Source: Bank of America
For long-term investors, Bank of America is an interesting stock pick due to its profitability, strong franchise and multi-faceted banking operations. And BAC shares are not terribly expensive (the yield is 2.3%). So there is a strong case for buying Bank of America shares.
However, pessimists will point out that the current bear market is not over yet. The economy has yet to slip into a recession and NYSE:BAC shares are not ‘cheap’. Buying BAC now is like buying the market in early 2008 just before the crisis hit.
Whatever the case, Bank of America seems in a better position financially than it was back in 2007/8. Therefore investors should be on alert when BAC’s share price slumps – as that’s the time to buy. I’m pretty sure Warren Buffett will deploy part of Berkshire’s $149 billion cash pile to BAC if a golden opportunity – ie, a market crash – happens.
Next time BAC prices drop steeply – be prepared to buy and hold.
Banking is cyclical. The sector profits enormously when the economy does well. Occasionally, a banking crisis hit the sector. Earnings will be decimated and some over-leveraged entities will go to the wall. This is part and parcel of an economic cycle.
Accordingly, one should watch to buy bank stocks during a downturn because that’s when the outlook is most pessimistic. Valuations are low; the price advantage is to the buyer.
For example, in 2011 investors had more than 6 months to buy BAC when its share price was trading below $8. That’s more than two years after the end of financial crisis. And investors were given another opportunity to do so the very next year (2012). Those who bought and sat on these shares would show gains of more than 300 percent (excluding any dividends or buybacks).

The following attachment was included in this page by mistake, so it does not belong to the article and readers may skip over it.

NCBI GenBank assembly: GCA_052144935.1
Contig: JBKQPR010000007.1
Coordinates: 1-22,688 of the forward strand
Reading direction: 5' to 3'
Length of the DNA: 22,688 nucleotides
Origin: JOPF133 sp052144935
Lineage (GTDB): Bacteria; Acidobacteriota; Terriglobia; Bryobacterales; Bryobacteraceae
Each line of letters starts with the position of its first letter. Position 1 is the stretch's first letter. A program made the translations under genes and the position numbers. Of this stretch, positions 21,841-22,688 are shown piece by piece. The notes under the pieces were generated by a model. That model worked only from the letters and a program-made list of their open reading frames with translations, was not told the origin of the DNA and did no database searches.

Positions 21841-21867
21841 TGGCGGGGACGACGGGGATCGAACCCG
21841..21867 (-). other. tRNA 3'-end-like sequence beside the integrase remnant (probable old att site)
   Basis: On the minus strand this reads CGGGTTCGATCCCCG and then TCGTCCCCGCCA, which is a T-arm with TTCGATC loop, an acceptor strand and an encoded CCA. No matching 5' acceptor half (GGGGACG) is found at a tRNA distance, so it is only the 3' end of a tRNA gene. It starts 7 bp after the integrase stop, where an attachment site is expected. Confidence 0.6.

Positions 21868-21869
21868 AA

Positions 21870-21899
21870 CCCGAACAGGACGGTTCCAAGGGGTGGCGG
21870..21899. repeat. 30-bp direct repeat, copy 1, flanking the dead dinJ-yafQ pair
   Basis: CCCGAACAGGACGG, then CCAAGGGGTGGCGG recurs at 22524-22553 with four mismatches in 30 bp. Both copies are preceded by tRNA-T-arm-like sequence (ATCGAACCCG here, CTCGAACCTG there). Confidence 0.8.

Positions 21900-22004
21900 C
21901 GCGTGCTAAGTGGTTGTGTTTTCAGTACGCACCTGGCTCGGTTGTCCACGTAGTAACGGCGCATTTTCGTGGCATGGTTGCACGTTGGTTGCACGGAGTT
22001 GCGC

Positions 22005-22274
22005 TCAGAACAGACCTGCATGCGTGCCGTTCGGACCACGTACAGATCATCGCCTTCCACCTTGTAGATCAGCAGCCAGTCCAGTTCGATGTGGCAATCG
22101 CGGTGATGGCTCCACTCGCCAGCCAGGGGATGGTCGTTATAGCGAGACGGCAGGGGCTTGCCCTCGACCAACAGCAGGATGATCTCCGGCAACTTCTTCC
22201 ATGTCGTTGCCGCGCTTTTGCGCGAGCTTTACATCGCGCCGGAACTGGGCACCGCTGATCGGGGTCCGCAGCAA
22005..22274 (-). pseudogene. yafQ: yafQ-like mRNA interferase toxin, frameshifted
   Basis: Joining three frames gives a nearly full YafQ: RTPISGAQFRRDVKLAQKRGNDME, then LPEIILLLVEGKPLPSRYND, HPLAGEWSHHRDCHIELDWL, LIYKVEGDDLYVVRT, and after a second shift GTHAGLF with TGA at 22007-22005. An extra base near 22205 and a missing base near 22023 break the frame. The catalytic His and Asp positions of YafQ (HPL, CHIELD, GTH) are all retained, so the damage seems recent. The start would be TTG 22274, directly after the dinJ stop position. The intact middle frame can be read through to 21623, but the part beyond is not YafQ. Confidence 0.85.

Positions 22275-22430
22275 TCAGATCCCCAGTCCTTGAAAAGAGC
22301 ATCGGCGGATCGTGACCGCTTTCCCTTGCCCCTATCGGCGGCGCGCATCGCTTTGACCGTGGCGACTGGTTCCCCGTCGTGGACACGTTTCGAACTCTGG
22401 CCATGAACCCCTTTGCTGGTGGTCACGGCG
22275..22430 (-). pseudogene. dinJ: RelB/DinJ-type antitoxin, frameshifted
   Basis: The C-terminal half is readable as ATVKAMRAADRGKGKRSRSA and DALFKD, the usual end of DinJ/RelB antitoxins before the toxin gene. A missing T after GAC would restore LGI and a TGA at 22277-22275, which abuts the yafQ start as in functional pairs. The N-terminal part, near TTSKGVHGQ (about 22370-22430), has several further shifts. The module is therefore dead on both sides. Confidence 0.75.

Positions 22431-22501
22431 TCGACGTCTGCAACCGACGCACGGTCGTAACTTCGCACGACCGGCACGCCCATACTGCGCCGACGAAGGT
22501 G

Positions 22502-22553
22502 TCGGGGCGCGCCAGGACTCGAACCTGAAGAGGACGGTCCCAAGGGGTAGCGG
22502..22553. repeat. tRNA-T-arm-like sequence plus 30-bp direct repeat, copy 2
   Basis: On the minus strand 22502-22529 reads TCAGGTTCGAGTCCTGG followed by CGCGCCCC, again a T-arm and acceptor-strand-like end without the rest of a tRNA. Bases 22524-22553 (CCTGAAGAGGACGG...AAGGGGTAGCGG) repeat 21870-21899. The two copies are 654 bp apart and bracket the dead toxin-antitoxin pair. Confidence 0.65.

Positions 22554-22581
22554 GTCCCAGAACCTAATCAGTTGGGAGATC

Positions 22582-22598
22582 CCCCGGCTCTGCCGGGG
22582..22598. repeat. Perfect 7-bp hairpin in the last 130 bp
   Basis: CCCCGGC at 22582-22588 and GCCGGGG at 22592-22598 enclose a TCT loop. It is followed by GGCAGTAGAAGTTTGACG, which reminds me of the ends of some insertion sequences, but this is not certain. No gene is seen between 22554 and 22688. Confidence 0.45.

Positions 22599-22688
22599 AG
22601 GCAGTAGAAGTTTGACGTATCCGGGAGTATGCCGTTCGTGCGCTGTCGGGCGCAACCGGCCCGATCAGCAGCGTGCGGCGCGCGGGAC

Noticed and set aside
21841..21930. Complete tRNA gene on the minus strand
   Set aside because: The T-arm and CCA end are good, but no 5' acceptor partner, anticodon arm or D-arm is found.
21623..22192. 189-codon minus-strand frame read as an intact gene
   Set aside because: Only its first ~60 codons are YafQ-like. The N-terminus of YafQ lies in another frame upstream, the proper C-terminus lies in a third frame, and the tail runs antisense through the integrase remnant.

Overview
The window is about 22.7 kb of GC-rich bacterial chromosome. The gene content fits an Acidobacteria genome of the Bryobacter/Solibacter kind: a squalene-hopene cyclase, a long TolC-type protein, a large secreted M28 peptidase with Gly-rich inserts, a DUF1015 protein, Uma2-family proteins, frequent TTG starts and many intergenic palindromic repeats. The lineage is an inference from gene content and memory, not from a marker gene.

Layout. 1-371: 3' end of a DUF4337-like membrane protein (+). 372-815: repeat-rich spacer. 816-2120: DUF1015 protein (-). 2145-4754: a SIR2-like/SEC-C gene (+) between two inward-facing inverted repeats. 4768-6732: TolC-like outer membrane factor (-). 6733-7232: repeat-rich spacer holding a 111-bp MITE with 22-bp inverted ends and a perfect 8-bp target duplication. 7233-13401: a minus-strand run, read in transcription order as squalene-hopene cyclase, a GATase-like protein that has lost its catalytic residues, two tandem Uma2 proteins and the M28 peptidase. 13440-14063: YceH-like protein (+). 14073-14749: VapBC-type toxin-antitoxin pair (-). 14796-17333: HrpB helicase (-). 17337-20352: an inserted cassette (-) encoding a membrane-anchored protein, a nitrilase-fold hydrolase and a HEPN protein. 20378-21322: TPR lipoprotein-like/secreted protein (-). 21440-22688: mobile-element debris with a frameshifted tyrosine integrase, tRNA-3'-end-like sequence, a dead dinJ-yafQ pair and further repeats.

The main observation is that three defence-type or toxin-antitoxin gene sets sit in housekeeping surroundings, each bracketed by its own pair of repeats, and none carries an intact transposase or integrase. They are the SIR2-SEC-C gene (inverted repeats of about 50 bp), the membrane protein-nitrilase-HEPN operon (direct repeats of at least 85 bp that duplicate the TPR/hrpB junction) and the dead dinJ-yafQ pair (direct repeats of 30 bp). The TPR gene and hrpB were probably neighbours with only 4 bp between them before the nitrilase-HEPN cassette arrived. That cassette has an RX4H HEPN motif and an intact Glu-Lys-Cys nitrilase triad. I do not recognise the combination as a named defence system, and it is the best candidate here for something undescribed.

The market is probably valuing the stock right at this moment. Remember that the market valuation of a company is derived from a combination of many factors – sentiment, macro fundamentals, sector issues, and micro data.
For a bank with $3 trillion assets, you have to place a valuation zone, rather than a number, on the stock.
For now, BAC appears fully valued by the market given its profitability and outlook. It is trading about 1.0-1.2x book value. In comparison, JP Morgan appears to command a higher price-to-book value (book value $88; share price $130).
BAC’s valuation will only rise if market sentiment turns more bullish.
Source: Bank of America
The post-pandemic boom saw the Bank of America share price rise from $20 to $50. This year, however, was not a bullish one for the bank due to a softening of the market sentiment. After prices corrected to $29, BAC has rebounded on three factors:
- Oversold rebound – markets were pretty much oversold back in autumn and this led to a technical rally in many shares.
- Continuing profitability – BAC’s 3Q report revealed billions in profits and this is not slowing down (yet). This smoothed investor nerves somewhat.
- A potential slowdown in rate hikes – following a series of 75bps raises by the Fed.
Overall, BAC has rebound nearly 30% from its $29 lows. Prices may trade in this range ($30-38) for a while.
Wall Street is moderately bullish on bank of America.
Out of a group of 27 analysts, 17 are recommending ‘Buy/Outperform’ and 10 say ‘Hold’. Perhaps Wall Street are waiting to see if the bank will be able to weather the looming economic slowdown.
Remember, in the last major crisis BAC re-tested its 2009 lows two years after the crisis ended. It took the bank much longer to get out of the morass. Perhaps investors are waiting to see if this will happen again.
Source: Financial Times